Turns out, it's a good thing high airfares delayed our family trip to the States until October. It only occurred to me last week that since my daughter recently turned five, her first US passport had probably expired. “Oh,” my German wife said, “then her German one probably did too.”
They both had.
At first, I was excited that I'd finally get to see the inside of the drab new US Embassy at the Brandenburg Gate, but, just like the old one in central Berlin, it's useless to the average Joe. We still have to make a family outing to the fortress that is the other US Embassy in southwestern Berlin. For those not familiar with it, crossing the Hauptstadt to get to the old Cold War American facilities is as difficult as it was for George Washington to get to the other side of the Delaware River during the Revolutionary War.
Once there, the tribulations don't stop. In order to renew a child's US passport, both parents have to be present and you might even be asked to show a photo or two proving your familial bliss. Maybe Ambassador Timken would care to inspect our Kita too?
Then after all that, we get to go wait in some dusty Berlin government office for some lifer bureaucrat to take too long to renew my daughter's German passport before telling us to return weeks later to collect the new one.
But I'll only have to do this one more time with my daughter – then the burden is on her for the rest of her life. Still, it's a privilege not every kid with dual citizenship gets to have. Most in Germany have to decide when they're 23 which nationality they want to keep. Millions of permanent residents here – mostly Turkish – who were born and raised in Germany are forced to give up their other citizenship if they want to obtain or keep their German passport.
It's a tough and pointless decision – if you want immigrants to integrate, why play brinkmanship with their children just when they're about to forge a cultural identity that will last a lifetime?
The Social Democrats (SPD) and the Greens want to eliminate the decision and allow everyone to keep two passports, just like France, Britain and the United States do. But the conservative Christian Democrats (CDU) apparently want to go back to the old Fatherland method – that is, only children of German citizens can have their so very precious nationality. The blood test, so to speak.
Let's be honest – what Angela Merkel's conservatives are really trying to say is that they don't want Turks becoming Germans too.
After all, the current government thinks it's just fine for Germans to take on other nationalities. The Interior Ministry recently said 23,000 Germans living outside of Europe have applied to keep their German citizenship while taking on another one since 2000. They have no idea how many Germans living elsewhere in Europe have won a second passport – but the figure has to be similar, if not higher.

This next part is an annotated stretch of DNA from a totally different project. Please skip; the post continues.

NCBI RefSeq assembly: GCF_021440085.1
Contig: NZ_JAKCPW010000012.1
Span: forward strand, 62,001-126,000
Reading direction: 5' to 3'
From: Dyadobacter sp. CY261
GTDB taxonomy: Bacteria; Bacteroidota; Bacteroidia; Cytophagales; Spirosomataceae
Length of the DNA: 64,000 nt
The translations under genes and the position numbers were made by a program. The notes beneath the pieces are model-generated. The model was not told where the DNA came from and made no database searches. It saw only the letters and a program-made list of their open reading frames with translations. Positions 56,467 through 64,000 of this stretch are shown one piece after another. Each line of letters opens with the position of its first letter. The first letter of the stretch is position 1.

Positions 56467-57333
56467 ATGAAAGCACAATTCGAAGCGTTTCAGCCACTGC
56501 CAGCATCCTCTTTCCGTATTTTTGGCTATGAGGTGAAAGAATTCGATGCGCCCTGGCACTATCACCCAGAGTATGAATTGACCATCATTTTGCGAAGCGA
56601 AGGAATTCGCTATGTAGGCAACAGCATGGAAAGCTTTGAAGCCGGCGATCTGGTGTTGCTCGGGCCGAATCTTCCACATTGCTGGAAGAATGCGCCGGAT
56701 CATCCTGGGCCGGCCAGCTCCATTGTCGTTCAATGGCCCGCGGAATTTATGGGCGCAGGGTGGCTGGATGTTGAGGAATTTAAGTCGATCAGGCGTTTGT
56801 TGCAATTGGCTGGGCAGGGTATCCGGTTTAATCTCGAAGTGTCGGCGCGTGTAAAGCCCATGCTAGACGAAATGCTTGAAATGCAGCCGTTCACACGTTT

Of course, nothing drastic is likely to happen to German citizenship laws anytime soon – just as little has been done during the entire tenure of Merkel's coalition of Christian and Social Democrats. In its final few months, rather than exploit its lame duck status to pass hard reforms, the two sides are going instead stake out irreconcilable positions ahead of the next general election in 2009.
The problem is what comes next – with the SPD on the ropes, Angie's conservatives are likely to win the next election and perhaps ditch the Social Democrats for the ever eager-to-please Free Democrats (FDP). That could make revamping Germany's outdated ideas about citizenship unlikely for the foreseeable future. Who knows, maybe they'll even get the liberals from the FDP to swallow returning to the blood test. Instead of governing into the future, the Christian Democrats are already looking like a ghost from the past.
And it's not just Turks they're denying. I'd love to have as many passports as my children. I may not agree with much in America nowadays after spending so long in Germany, but the indoctrination of my youth (Pledge of Allegiance, anyone?) makes me simply incapable of forfeiting my blue passport. At the same time, I admire Germany's social democracy and would love to have a voice – a vote – to go along with the hefty taxes I willingly pay here.
But apparently I'll never be German enough for some people. Instead the Christian Democrats would rather dole out citizenship to some Russian farmer whose German forefathers settled on the Volga River in the 18th century.
Oh well, I suppose I have enough passport offices to go to as it is.
Since a good German Stammtisch is a place where pub regulars come to talk over the issues of the day, Portnoy welcomes a lively conversation in our Discuss section.